Quick vulnerability patching using an automation-based vulnerability scanning and patching tool to identify missing patches, security updates, and misconfigurations
Robust user permissions/access rules: Remove unnecessary accounts and privileges across the infrastructure
A CIS-certified compliance automation solution with compliance reporting and automatic drift remediation
System Hardening With Chef Compliance
Chef Compliance is an automation solution that includes CIS and DISA STIG benchmarks to audit and remediate vulnerabilities in systems and help make IT ecosystems compliant and secure. With Chef Compliance, organizations use both Chef Infra (configuration management) and Chef InSpec (compliance) to:
Perform continuous audits that assess the current and ongoing state of configurations across heterogeneous estates
Correct misconfigurations based on recommended CIS and STIG benchmarks
Use exceptions and waivers in the audit process for specific controls
Customize existing remediation content to suit your organization's needs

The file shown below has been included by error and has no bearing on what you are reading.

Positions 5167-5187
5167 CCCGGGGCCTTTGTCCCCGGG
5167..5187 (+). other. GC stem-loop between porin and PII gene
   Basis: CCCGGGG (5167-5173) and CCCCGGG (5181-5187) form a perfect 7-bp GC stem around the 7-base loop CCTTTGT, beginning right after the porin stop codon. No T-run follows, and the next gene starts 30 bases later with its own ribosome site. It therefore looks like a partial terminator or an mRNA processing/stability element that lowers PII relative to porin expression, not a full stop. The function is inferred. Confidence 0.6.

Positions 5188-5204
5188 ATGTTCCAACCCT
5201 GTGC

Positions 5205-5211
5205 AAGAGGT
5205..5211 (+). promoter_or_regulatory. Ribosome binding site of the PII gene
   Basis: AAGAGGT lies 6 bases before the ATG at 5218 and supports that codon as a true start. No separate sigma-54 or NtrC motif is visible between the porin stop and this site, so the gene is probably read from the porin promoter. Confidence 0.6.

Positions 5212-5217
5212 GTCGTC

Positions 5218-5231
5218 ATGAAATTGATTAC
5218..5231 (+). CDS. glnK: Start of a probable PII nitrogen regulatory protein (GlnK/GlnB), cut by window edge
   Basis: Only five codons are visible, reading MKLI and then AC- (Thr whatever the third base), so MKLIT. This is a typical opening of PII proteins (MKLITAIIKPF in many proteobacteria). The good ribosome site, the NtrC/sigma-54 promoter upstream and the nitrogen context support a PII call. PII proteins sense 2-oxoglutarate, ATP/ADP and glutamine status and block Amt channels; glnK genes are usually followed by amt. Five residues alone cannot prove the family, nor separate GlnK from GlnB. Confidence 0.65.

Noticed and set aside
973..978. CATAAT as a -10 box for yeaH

Rollback changes to the last known trusted state if a benchmark is compromised
View the configuration status and compliance postures of all endpoints from a single dashboard
With Chef Compliance, enterprises can maintain security across hybrid and multi-cloud environments also improving the overall efficiency and speed of DevOps processes. Chef enables IT teams to perform system hardening with the help of continuous security audits and remediation that detects and fixes vulnerabilities in diverse IT fleets. The baselines are easily tuneable to organizational requirements, admins have total visibility, and the compliance profiles are easy to maintain – even for massively distributed hybrid and edge infrastructures.
Benefits of System Hardening With Chef